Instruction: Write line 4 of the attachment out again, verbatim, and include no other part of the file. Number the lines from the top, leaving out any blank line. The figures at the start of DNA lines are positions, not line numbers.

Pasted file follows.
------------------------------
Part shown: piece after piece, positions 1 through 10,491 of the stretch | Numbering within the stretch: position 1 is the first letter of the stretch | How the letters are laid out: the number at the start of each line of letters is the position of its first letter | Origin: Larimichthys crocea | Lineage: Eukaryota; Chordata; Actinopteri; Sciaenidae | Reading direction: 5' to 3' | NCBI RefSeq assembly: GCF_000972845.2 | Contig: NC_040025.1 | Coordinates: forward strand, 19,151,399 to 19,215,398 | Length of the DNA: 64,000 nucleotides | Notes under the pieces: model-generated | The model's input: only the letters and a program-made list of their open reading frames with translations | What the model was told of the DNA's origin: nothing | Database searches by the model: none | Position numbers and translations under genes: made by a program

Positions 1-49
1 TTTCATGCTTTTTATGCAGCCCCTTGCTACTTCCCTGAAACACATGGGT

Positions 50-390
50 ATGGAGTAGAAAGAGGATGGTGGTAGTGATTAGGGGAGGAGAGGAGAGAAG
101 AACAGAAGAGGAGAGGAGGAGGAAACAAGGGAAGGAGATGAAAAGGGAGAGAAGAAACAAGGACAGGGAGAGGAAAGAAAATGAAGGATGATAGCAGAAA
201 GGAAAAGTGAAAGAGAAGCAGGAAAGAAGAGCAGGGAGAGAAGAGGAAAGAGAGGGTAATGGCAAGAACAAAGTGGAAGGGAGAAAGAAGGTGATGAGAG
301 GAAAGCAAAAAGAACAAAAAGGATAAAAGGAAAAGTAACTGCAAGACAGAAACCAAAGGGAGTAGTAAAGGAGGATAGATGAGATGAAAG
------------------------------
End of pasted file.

Positions 50-390